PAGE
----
The UK government has finally revealed how the £50 million earmarked for investment in graphene will be spent. The pledge of investment was made towards the end of last year as a way to secure the UK as a hub of excellence in graphene research. However, until now the exact spending plans had not been revealed, leaving potential investors nonplussed as to where the bulk of the money would go. The spending plans announced also give details of additional funding strands that could be made available for graphene research and engineering.
The investment is rivalled by similar, but more sizeable, government investment plans in South Korea, and is intended to establish the UK as one of the global hubs of graphene development. Funded through the Engineering Physical Sciences Research Council and the Technology Strategy Board, the four investment strands are expected to help finance the growth of a strong and innovative community of scientists and researchers.
Central to the graphene hub is to be a national institute of graphene research and commercialisation activities, for which The University of Manchester has been confirmed as the single supplier invited to submit a proposal for funding. The new £45 million national institute, £38 million of which will be provided by the UK Government is expected to be a world-class shared facility for graphene research and commercialisation activities and will be accessible by both researchers and business.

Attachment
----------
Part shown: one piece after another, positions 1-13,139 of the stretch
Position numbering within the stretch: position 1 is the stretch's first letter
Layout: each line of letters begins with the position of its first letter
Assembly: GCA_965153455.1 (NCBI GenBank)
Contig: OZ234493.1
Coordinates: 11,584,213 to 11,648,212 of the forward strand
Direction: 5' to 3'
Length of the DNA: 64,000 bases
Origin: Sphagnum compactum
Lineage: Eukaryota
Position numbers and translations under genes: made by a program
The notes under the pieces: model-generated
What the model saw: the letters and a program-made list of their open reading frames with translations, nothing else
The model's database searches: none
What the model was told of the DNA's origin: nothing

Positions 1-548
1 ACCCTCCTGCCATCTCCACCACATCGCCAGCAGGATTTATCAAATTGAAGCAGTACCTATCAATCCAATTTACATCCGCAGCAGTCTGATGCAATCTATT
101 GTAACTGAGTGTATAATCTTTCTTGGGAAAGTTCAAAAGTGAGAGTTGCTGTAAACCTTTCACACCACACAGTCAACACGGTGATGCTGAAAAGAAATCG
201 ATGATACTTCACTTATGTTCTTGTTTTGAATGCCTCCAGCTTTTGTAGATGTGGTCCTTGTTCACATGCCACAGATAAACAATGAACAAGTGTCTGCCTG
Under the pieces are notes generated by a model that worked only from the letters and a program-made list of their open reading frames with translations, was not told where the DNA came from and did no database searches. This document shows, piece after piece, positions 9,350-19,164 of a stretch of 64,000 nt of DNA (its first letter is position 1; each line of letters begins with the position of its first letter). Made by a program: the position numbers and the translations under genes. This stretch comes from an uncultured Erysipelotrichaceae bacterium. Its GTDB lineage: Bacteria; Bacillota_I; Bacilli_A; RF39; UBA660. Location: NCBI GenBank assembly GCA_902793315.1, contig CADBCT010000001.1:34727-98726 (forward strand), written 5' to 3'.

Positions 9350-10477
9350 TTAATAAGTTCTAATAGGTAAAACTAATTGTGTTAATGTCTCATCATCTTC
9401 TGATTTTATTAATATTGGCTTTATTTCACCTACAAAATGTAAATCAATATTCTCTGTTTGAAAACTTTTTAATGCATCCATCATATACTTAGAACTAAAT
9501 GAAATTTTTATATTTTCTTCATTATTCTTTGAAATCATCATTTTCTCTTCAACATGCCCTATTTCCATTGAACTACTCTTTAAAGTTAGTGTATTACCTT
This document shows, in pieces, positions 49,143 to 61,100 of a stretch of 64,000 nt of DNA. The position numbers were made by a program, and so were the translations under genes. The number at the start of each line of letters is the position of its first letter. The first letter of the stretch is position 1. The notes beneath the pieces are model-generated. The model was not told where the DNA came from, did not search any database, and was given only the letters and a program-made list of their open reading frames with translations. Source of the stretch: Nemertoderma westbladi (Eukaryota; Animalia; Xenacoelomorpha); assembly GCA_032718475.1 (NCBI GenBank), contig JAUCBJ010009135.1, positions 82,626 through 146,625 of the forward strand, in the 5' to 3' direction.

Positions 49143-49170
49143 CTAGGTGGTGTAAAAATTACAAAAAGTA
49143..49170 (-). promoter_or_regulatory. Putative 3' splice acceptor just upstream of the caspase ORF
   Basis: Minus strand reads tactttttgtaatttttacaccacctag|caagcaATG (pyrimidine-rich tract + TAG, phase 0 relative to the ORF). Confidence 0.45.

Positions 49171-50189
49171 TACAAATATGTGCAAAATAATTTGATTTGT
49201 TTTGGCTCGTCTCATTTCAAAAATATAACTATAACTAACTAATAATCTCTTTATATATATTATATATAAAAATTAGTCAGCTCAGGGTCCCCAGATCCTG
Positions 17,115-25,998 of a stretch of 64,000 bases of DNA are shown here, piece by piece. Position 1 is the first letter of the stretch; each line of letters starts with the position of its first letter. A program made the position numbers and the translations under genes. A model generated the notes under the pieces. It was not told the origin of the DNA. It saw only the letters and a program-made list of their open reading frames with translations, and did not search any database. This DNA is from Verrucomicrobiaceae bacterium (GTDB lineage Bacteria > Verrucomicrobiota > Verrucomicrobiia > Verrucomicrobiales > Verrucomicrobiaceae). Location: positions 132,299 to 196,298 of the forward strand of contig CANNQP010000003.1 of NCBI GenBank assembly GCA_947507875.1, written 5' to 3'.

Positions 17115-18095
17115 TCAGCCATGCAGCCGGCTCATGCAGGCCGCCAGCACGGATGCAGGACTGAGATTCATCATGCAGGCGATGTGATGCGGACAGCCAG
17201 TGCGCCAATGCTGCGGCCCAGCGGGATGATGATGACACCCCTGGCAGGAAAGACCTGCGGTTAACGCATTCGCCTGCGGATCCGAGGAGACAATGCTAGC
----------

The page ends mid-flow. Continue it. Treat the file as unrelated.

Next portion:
Speaking of the announcement, Minister for Universities and Science, David Willetts, said,
This significant investment in graphene will drive growth and innovation, create high-tech jobs and keep the UK at the very forefront of this rapidly evolving area of science. With a Nobel Prize and hundreds of published papers under their belts, scientists in the UK have already demonstrated that we have real strengths in this area. The graphene hub will build on this by taking this research through to commercial success.
The national institute, partly funded by The University of Manchester, will provide access to specialist facilities and equipment which enable the simulation of manufacturing processes. The University of Manchester is an acknowledged research leader in graphene research with tens of thousands of citations for graphene papers, and is the academic home Nobel Laureates, and now Knights Batchelors, Professor Sir Andre Geim and Professor Sir Kostya Novoselov, who received the Nobel Prize in Physics in 2010 for demonstrating the remarkable properties of graphene.
Professor Andre Geim said:
Creating a National Graphene institute here at The University of Manchester would allow our world-class scientists and researchers to further explore the limitless potential of graphene. To have such a facility here is a testament to the expertise at the University and will offer fantastic opportunities for Manchester researchers to work closely with industry and business.
EPSRC Chief Executive, Professor David Delpy, said: